Choosing a University- What to Consider?
There is so much information around telling you what factors to consider when choosing a university, and it can be really daunting! As I went through the process just last year (how time has flown by!) I thought I would share a few top tips that helped me to decide the right place for me!
Hands down, the most important thing when choosing a uni is to make sure the course is right for you. Speaking from experience, Warwick is one of very few universities that offer a joint honours Maths and Physics course, and so my uni applications were for both “Maths and Physics “ and “Maths with Physics”. It took a lot of thought to work out whether I wanted to study the two subjects in equal measures or favour Maths, so if you are in a similar position, don’t rush! You will be studying the course for three- or more- years, and so you really have to be passionate about it. Even if the course has a reputation for being tricky, or a bit unusual, or the grade boundaries are high, don’t let that put you off- you deserve to be studying something that excites you! For more info about the Maths and Physics course, read my previous blog post here.
2. Campus or city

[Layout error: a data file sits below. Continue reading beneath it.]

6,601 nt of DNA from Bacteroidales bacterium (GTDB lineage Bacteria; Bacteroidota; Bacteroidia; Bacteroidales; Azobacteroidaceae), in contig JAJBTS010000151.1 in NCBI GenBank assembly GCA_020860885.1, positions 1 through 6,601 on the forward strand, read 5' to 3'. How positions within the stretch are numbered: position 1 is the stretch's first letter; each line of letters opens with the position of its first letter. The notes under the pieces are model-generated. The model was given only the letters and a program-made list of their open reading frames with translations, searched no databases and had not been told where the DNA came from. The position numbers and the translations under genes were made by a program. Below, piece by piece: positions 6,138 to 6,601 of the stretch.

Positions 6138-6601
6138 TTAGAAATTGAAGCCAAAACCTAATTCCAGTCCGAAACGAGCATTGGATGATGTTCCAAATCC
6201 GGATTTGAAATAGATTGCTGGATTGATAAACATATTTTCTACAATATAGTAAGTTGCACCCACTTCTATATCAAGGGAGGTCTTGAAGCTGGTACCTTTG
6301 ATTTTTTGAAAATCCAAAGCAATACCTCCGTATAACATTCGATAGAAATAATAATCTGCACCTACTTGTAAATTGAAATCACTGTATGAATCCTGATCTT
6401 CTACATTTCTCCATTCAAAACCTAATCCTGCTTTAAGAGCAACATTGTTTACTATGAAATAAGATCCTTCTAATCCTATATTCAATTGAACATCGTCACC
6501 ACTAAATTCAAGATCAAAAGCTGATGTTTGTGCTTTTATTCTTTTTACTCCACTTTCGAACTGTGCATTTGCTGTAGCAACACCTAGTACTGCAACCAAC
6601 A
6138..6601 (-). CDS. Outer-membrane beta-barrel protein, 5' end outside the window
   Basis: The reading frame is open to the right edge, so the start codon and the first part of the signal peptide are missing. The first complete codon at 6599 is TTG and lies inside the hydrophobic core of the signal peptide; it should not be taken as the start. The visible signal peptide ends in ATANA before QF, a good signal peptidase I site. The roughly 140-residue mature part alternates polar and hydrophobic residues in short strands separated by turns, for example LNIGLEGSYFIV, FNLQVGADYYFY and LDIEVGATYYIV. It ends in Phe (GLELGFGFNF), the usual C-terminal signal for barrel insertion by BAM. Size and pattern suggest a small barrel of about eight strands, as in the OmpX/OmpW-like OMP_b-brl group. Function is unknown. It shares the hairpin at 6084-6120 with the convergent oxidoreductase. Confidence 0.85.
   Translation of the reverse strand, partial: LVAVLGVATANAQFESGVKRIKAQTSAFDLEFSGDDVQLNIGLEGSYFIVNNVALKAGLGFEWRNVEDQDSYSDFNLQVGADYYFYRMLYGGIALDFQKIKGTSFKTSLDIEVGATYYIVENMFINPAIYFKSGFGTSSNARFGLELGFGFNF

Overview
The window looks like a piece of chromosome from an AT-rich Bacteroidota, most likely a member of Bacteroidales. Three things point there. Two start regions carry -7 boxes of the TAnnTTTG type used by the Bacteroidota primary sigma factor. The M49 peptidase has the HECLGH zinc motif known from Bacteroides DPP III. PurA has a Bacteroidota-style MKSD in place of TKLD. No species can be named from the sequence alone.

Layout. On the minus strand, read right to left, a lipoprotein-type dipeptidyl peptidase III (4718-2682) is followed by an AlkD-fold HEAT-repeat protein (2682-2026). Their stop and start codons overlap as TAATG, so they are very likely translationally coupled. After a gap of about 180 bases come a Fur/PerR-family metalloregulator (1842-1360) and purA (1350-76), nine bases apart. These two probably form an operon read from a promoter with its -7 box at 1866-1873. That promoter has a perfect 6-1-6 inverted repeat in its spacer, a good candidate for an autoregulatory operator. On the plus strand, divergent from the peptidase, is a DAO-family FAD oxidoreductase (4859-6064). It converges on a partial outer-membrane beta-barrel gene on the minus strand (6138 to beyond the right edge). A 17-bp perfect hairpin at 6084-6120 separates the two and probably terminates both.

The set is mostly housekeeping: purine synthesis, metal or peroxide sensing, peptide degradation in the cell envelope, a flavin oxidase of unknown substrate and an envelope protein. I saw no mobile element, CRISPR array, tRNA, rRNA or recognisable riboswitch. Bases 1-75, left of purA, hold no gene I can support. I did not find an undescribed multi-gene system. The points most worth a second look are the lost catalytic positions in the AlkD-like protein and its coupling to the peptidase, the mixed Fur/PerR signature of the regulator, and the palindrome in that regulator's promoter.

A lot of my friends stayed in Sheffield to go to university and are having a brilliant time there. Going to university in a city is different to studying on a campus like Warwick, and which one is better depends on the person. With city universities, there are a wide range of facilities like pubs, clubs and restaurants around, along with different faculties, halls of residences and libraries spread across the town. Campuses are like small, compacted cities, with everything clustered together and a strong community feel. It’s worth considering where you would feel the most comfortable.
3. Societies, sports and work experience
Getting involved in societies and sports clubs is often cited as being the best thing about uni, and they are a fab way of meeting like-minded people, making new friends, trying new things or continuing old hobbies. It’s worth checking out on the university websites what sorts of societies and sports clubs are on offer, as well as what work experience and volunteering opportunities there are. It’s never too early to start thinking about future careers!
4. It’s your life!
At the end of the day, the decision is down to you. Talking to friends, family members and teachers is good to get a general idea, but the final decision has to be yours. This may sound scary, and choosing a uni is a big decision, but it is also the start of the most exciting part of your life!
Hopefully this has given you some food for thought and will perhaps help you make a decision, but if you have any further questions don’t hesitate to leave a comment below!